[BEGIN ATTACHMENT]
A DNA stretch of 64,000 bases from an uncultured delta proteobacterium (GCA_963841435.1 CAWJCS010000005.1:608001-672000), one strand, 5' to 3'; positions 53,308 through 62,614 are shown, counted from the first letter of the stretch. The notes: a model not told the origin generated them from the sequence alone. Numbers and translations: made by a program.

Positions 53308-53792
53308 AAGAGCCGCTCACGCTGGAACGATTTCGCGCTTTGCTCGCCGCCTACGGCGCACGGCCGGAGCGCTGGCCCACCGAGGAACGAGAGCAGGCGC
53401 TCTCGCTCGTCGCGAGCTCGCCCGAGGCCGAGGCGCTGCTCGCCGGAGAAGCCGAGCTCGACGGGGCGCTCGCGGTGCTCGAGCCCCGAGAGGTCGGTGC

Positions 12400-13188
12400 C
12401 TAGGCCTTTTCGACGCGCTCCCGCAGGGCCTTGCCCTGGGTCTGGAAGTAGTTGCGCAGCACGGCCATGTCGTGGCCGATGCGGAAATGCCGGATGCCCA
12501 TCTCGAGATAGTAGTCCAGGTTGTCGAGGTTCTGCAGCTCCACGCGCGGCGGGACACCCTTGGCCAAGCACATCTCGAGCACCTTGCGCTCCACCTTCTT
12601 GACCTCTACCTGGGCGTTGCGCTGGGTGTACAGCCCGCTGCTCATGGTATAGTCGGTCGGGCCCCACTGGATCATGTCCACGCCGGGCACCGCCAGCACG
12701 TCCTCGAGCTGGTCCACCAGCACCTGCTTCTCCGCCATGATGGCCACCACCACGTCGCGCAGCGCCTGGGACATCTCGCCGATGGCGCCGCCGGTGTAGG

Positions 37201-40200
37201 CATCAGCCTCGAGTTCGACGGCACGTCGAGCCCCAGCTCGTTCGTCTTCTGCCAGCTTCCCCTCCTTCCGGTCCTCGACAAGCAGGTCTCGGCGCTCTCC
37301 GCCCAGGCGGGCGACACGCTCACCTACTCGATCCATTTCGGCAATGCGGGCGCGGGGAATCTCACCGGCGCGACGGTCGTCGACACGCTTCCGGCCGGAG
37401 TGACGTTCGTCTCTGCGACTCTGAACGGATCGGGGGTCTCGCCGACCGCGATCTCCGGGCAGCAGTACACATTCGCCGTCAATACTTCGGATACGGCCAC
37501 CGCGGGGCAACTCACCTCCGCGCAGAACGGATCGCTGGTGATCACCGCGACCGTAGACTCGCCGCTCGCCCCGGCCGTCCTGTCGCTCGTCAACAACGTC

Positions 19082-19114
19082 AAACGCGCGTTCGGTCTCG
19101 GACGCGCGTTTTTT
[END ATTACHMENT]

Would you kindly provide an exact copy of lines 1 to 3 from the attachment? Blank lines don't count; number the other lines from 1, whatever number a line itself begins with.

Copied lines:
A DNA stretch of 64,000 bases from an uncultured delta proteobacterium (GCA_963841435.1 CAWJCS010000005.1:608001-672000), one strand, 5' to 3'; positions 53,308 through 62,614 are shown, counted from the first letter of the stretch. The notes: a model not told the origin generated them from the sequence alone. Numbers and translations: made by a program.

Positions 53308-53792
53308 AAGAGCCGCTCACGCTGGAACGATTTCGCGCTTTGCTCGCCGCCTACGGCGCACGGCCGGAGCGCTGGCCCACCGAGGAACGAGAGCAGGCGC